I have two normal distributions with different means and variances:

N(u1, s1)

N(u2, s2)

And I have some data points (X) that were sampled from each of them. For each data point, I want to calculate the probability that it was generated by one distribution vs. the other.

One resource I found online suggested using the likelihood ratio test. However, I am confused because they do not seem like nested models. Even if they are nested models, if I evaluate the probability density function for each distribution at a given data point (xi):



It's not obvious to me why you can compare these. They are not probabilities - they are just the value of the density function. So I am a little confused what you should do.

This seems like a very simple problem, so if anyone has any suggestions, please let me know.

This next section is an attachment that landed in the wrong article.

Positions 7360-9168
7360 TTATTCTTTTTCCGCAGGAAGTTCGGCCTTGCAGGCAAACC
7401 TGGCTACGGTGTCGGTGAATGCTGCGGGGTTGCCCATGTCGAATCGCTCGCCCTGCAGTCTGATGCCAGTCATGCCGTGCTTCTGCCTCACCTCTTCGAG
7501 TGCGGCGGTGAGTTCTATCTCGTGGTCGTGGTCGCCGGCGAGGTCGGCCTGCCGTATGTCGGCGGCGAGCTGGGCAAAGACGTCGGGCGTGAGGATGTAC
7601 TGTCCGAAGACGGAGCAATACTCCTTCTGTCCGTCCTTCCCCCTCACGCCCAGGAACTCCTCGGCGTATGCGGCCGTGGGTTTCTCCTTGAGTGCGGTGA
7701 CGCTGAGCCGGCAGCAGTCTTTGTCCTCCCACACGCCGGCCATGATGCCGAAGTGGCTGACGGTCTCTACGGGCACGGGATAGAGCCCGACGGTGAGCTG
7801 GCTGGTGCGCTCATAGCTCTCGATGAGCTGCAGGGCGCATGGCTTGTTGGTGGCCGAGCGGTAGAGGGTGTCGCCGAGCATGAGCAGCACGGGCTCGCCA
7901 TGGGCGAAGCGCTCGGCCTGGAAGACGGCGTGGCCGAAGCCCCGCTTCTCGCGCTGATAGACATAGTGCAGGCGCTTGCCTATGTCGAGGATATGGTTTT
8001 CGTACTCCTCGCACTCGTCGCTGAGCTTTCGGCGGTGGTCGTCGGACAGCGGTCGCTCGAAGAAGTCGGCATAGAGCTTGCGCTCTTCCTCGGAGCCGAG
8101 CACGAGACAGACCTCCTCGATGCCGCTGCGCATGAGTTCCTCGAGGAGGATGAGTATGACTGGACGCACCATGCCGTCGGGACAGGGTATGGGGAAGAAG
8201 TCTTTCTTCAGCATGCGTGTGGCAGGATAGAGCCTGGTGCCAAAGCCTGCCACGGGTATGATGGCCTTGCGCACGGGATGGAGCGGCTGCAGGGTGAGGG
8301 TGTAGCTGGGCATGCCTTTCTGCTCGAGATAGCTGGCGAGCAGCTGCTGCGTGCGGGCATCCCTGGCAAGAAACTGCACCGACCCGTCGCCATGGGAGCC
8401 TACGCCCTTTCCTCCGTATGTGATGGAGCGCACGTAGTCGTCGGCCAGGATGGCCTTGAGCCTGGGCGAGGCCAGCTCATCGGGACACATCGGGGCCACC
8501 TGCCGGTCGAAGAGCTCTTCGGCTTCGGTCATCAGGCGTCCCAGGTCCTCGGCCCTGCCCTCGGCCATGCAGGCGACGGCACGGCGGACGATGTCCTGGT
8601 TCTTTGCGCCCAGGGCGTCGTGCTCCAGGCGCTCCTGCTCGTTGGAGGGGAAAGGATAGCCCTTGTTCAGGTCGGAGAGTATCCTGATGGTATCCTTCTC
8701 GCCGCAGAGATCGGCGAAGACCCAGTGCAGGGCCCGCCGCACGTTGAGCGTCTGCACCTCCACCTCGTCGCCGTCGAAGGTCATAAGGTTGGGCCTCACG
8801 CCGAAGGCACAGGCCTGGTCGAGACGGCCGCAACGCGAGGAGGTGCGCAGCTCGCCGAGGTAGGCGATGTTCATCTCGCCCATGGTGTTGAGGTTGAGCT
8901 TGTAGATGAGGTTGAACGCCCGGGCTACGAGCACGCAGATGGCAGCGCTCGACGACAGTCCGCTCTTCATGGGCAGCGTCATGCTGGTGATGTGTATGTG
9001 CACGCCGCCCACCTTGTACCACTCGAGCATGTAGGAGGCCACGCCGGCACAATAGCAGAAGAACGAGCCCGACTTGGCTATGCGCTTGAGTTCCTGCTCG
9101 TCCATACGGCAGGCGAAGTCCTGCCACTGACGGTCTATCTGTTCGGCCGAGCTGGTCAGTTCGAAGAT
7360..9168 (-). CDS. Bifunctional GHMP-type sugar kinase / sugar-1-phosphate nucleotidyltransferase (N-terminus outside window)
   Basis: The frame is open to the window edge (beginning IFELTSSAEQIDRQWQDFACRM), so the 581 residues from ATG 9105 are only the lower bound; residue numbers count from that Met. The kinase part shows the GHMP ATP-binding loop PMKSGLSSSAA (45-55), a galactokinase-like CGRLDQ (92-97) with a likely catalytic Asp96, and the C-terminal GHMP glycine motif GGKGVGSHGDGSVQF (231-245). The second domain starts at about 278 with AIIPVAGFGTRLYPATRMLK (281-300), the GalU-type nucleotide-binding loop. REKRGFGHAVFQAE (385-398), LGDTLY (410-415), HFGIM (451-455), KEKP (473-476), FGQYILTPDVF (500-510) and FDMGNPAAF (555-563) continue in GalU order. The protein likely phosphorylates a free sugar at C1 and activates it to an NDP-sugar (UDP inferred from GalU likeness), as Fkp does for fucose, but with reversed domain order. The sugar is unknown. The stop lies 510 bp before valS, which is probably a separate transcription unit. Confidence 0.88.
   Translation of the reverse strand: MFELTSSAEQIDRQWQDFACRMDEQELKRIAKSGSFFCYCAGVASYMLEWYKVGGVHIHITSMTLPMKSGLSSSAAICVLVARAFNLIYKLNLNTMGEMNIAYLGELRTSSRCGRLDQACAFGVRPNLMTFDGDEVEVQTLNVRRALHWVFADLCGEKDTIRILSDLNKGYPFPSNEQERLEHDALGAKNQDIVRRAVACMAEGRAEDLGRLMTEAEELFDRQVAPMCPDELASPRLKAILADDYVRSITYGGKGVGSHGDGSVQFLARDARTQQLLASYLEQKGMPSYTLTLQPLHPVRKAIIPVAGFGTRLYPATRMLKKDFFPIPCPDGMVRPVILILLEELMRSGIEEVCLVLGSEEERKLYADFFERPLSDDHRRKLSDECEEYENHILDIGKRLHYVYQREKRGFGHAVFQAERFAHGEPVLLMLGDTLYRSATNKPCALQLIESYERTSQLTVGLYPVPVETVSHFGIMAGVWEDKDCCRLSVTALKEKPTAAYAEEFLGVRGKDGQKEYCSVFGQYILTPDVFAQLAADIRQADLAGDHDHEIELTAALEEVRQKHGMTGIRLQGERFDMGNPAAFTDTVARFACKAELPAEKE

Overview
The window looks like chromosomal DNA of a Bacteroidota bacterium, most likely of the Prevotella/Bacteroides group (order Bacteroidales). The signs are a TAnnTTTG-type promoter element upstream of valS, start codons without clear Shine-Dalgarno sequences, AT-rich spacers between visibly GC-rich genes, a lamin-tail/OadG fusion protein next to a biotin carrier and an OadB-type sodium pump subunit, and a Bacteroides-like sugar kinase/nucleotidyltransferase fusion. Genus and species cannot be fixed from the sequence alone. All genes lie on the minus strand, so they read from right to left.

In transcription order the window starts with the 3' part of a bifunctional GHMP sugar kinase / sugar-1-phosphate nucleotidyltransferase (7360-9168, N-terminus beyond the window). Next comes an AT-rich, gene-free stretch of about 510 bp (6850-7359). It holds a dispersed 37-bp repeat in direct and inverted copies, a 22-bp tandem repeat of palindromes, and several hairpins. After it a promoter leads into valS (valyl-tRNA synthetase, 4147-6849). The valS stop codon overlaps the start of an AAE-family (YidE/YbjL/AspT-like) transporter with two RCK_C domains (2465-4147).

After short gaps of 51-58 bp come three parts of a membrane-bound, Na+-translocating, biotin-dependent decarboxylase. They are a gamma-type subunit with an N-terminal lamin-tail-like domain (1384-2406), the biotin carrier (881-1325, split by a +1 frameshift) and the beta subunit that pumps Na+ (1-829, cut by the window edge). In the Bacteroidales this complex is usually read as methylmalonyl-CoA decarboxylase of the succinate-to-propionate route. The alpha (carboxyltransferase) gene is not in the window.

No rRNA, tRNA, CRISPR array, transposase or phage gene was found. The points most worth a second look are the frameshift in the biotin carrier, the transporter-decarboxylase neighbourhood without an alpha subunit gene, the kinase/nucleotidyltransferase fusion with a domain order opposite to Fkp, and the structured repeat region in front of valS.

• $\begingroup$ To be able to calculate such a probability you need first to specify relative probabilities for each of the two distributions. $\endgroup$
    – whuber
    Jan 15, 2020 at 20:42
  • 1
    $\begingroup$ This seems quite similar to stats.stackexchange.com/questions/444919/…, which has some potentially helpful comments, although no answer. $\endgroup$
    – jbowman
    Jan 15, 2020 at 22:10
  • $\begingroup$ @whuber, my prior is 50% for each distribution. But I'm still confused. Can I simply divide f1(xi)/f2(xi)? If so, why does this work? My understanding is that when you evaluate the pdf, it is not a probability. It is just some number. So why can I divide these numbers by each other? $\endgroup$
    – adn bps
    Jan 16, 2020 at 0:11
  • $\begingroup$ Bayes' Theorem. Also, when $f$ is a density, $f(x)\mathrm{d}x$ is a probability. In the ratio of probabilities the $\mathrm{d}x$ terms cancel. For various takes on this idea, ranging from the intuitive (such as the foregoing) to the rigorous, see stats.stackexchange.com/questions/248476. $\endgroup$
    – whuber
    Jan 16, 2020 at 0:16


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